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What Nephrologists Need to Know About Gadolinium: Conclusions



Over time, the number of indications for, and doses of, gadolinium chelates have increased beyond those originally approved by the FDA. Although these increases have probably not compromised the safety of patients with normal renal function, for those with a reduced GFR the risk of developing NSF is now a concern. A strong association between NSF and gadolinium-based agents has emerged from retrospective analyses. Gadolinium has been detected in affected tissue, but there is as yet no definitive proof that gadolinium is the cause of NSF. Treating an animal model such as a 5/6 nephrectomized rat with gadolinium chelates might provide some insight into causal relationships. Until more data become available, it is advisable to avoid using gadolinium chelates (particularly gadodiamide) whenever possible in people with severe kidney disease to ESRD. As gadolinium chelates can be nephrotoxic, their use should no longer be considered 'safe' in terms of CIN. If a gadolinium chelate is administered, the physician should be familiar with associated laboratory artifacts so that unnecessary treatment is not initiated on the basis of erroneous values.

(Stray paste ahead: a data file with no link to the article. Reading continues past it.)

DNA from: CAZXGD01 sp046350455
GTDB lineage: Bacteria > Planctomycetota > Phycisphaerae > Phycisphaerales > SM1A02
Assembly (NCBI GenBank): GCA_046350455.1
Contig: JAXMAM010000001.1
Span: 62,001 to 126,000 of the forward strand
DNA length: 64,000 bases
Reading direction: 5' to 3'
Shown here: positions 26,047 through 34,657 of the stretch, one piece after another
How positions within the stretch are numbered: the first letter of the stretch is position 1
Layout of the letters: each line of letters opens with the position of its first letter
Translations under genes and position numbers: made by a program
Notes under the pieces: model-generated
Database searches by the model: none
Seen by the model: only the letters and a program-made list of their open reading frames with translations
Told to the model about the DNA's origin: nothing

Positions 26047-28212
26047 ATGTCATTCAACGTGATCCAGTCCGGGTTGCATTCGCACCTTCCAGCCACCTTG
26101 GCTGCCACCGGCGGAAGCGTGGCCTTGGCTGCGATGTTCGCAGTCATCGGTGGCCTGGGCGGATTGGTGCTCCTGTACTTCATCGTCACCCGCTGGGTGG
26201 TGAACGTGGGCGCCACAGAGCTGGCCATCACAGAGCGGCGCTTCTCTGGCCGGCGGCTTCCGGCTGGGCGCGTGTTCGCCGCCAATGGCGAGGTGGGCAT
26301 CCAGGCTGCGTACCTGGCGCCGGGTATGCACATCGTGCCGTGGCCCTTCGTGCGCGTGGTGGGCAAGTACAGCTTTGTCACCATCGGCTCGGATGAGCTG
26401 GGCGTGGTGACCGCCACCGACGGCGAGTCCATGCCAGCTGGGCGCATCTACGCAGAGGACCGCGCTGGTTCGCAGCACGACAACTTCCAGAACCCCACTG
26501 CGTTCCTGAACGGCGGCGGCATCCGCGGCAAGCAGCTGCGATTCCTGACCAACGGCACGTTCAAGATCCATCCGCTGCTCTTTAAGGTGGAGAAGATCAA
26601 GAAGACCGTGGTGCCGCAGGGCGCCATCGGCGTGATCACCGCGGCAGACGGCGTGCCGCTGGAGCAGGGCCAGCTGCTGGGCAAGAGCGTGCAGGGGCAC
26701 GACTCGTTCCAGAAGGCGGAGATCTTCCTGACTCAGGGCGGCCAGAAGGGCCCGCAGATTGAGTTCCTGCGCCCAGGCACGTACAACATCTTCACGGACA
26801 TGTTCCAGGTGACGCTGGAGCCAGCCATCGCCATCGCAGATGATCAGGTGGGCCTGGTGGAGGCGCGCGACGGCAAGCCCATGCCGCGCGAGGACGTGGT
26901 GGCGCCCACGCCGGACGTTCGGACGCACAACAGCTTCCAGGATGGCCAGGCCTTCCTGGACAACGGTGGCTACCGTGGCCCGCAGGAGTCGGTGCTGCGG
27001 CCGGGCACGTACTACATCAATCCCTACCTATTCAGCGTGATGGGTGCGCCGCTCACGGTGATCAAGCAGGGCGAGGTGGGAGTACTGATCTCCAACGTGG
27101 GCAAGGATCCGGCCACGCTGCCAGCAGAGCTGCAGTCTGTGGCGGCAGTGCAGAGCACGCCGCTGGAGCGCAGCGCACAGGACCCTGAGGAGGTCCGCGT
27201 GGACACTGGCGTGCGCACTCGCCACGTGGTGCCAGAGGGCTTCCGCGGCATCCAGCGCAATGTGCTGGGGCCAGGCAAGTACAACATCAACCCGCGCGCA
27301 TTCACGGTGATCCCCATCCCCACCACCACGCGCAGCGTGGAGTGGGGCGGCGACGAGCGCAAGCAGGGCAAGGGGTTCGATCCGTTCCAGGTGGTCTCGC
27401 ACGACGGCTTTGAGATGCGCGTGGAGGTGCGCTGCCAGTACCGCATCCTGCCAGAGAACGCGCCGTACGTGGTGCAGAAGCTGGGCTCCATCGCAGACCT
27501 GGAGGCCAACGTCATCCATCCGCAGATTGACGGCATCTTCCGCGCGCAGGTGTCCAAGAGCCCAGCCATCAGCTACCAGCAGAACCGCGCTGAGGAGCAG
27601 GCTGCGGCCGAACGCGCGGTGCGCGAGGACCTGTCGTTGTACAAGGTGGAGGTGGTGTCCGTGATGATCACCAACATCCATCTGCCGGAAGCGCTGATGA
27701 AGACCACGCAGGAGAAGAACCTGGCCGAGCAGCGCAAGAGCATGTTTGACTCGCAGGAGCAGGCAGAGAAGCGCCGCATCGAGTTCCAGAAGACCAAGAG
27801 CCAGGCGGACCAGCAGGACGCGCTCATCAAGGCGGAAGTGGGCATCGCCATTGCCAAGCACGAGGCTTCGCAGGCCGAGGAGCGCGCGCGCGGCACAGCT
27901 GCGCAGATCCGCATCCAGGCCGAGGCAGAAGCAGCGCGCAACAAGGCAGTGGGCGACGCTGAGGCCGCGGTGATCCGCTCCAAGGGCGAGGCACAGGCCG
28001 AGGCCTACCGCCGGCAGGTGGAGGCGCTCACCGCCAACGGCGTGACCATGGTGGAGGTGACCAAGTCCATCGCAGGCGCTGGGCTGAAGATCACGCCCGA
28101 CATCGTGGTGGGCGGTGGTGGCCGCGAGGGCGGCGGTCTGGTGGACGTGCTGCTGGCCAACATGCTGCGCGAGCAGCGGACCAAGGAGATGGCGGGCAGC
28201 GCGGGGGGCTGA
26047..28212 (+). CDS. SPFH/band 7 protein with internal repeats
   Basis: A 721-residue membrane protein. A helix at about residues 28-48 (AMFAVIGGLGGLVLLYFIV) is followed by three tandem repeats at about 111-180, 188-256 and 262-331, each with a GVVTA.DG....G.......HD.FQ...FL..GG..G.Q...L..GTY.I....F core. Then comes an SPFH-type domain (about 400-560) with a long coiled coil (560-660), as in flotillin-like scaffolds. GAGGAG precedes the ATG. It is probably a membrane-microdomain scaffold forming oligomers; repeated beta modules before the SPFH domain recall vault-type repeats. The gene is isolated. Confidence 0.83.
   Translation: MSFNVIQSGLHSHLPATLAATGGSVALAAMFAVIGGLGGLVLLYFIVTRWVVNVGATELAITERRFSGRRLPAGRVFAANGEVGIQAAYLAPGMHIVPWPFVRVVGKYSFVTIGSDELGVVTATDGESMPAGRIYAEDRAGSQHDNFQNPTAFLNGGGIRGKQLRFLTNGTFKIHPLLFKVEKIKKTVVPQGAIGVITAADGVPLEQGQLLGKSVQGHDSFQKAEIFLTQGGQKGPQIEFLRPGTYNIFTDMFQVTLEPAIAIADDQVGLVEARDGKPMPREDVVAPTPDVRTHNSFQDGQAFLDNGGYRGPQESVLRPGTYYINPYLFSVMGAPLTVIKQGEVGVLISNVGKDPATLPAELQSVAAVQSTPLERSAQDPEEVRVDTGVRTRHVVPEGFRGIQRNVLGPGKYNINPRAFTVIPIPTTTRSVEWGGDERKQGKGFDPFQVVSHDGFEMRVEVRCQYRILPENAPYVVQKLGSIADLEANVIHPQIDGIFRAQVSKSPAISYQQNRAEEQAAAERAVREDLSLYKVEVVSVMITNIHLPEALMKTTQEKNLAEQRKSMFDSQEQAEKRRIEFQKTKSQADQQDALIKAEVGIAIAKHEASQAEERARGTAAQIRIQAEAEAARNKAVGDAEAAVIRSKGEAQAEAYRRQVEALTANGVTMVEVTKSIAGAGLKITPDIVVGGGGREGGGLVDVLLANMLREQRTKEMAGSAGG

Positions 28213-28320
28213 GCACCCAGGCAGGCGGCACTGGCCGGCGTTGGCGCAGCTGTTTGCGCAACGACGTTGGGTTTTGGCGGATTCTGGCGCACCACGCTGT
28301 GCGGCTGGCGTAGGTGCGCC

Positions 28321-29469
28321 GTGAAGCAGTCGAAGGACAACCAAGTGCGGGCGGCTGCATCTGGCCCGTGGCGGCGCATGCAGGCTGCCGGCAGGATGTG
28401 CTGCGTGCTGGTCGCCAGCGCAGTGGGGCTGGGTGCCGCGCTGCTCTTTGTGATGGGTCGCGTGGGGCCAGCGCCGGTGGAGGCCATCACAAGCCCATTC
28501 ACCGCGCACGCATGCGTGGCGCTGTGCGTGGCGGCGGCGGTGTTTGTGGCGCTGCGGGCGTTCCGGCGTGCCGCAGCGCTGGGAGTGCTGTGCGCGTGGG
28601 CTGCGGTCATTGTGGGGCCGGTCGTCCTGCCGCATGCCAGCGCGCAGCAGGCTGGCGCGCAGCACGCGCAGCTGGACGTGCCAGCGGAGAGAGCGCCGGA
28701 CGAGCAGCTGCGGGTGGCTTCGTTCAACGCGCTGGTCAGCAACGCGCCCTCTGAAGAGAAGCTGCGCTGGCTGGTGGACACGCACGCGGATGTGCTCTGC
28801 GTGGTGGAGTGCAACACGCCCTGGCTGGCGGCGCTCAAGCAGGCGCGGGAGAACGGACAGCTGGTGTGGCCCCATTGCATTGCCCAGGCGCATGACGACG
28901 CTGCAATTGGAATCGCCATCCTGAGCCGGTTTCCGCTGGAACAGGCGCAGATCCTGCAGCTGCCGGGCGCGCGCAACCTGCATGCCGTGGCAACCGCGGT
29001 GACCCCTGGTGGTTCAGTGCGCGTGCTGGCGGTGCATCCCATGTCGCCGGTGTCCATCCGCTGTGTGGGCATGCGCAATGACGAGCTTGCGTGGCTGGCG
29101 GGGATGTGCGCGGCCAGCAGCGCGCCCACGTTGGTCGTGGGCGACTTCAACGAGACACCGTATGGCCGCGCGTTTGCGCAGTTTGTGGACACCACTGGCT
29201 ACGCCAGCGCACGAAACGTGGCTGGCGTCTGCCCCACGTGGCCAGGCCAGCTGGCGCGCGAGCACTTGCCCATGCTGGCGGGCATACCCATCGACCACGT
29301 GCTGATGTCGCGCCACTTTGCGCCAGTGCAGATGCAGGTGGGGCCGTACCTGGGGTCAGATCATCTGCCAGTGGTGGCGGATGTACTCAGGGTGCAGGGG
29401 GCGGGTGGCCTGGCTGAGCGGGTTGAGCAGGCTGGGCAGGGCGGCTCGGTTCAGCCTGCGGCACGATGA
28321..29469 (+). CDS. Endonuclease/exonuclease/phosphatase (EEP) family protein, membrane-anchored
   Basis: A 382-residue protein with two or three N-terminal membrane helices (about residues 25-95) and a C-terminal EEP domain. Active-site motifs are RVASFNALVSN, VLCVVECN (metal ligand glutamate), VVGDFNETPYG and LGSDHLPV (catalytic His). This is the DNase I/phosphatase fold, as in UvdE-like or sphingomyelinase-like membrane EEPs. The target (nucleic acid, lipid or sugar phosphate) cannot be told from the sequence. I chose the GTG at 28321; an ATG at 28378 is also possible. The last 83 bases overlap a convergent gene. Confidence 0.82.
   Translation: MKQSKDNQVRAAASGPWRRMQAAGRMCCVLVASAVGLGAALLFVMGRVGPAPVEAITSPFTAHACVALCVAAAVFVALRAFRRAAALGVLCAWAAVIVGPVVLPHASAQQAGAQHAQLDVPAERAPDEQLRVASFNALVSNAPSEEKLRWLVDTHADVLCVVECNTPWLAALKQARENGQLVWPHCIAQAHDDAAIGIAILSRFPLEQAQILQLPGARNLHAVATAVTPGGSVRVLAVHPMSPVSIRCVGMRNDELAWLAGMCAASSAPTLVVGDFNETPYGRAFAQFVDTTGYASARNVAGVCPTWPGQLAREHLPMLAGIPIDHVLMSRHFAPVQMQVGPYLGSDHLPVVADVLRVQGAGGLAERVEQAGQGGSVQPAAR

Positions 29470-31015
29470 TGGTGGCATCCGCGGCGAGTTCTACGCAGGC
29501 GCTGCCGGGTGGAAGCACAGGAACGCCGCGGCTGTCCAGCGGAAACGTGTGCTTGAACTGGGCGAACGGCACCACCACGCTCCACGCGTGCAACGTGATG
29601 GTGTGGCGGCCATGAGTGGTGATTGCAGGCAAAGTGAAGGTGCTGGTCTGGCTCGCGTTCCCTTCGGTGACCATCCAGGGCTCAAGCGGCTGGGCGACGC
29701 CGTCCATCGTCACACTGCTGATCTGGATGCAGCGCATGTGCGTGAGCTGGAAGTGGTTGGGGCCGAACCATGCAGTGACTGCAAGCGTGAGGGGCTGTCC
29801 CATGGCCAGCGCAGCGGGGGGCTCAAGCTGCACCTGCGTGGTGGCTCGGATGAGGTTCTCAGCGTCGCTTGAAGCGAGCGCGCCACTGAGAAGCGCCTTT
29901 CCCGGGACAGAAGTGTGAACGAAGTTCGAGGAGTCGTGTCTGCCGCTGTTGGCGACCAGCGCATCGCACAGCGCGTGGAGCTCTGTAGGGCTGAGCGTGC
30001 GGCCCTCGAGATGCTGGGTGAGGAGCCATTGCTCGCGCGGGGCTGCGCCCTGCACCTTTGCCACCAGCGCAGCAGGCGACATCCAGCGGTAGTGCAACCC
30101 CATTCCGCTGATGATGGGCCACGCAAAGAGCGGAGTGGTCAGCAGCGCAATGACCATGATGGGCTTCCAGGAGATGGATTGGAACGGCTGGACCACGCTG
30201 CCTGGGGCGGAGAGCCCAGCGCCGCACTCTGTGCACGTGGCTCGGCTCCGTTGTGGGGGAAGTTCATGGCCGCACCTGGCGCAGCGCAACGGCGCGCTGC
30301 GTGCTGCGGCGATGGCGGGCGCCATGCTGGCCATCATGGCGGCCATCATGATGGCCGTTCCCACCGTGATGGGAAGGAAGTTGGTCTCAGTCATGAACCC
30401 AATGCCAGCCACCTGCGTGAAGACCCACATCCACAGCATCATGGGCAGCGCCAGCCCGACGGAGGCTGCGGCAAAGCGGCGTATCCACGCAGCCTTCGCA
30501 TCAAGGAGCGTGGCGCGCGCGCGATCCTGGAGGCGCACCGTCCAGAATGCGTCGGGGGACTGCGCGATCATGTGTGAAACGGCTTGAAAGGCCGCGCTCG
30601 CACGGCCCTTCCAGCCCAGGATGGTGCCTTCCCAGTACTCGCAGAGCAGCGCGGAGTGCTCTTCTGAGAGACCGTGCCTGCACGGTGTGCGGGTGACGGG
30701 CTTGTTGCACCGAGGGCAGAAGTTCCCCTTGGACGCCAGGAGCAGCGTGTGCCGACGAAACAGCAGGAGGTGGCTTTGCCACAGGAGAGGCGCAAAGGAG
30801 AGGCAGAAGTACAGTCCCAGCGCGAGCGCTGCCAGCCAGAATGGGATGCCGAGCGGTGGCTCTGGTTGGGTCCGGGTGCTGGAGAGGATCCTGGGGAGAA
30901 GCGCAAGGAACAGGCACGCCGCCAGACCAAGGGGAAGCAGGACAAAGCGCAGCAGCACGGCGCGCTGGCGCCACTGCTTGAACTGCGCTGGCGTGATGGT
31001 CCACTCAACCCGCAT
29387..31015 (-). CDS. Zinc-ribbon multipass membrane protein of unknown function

Key Points

  • Originally thought to be safe contrast agents, gadolinium chelates have recently been shown to be associated with the development of nephrogenic systemic fibrosis (NSF) in patients with impaired renal function

  • NSF, previously known as nephrogenic fibrosing dermopathy, occurs only in patients with kidney dysfunction, is characterized by waxy thickening of the skin of the extremities and torso, and commonly leads to joint contractures and immobility

  • The proposed, but not yet proven, etiology of NSF is tissue deposition of free gadolinium that is liberated from chelates, secondary to prolonged gadolinium clearance time due to impaired renal function

  • Treatments for NSF have only been tested informally; the condition has been shown to improve in response to recovery of kidney function

  • Several authorities have issued recommendations for use of gadolinium chelates; most advise caution when considering use of these agents in patients with renal dysfunction


Charles P Vega, University of California, Irvine, CA, is the author of and is solely responsible for the content of the learning objectives, questions and answers of the Medscape accredited continuing medical education activity associated with this article.

Reprint Address

Correspondence: Jeffrey G. Penfield, Veterans Affairs North Texas Health Care System, 4500 S Lancaster Road, Dallas, TX 75216, USA Email: [email protected]

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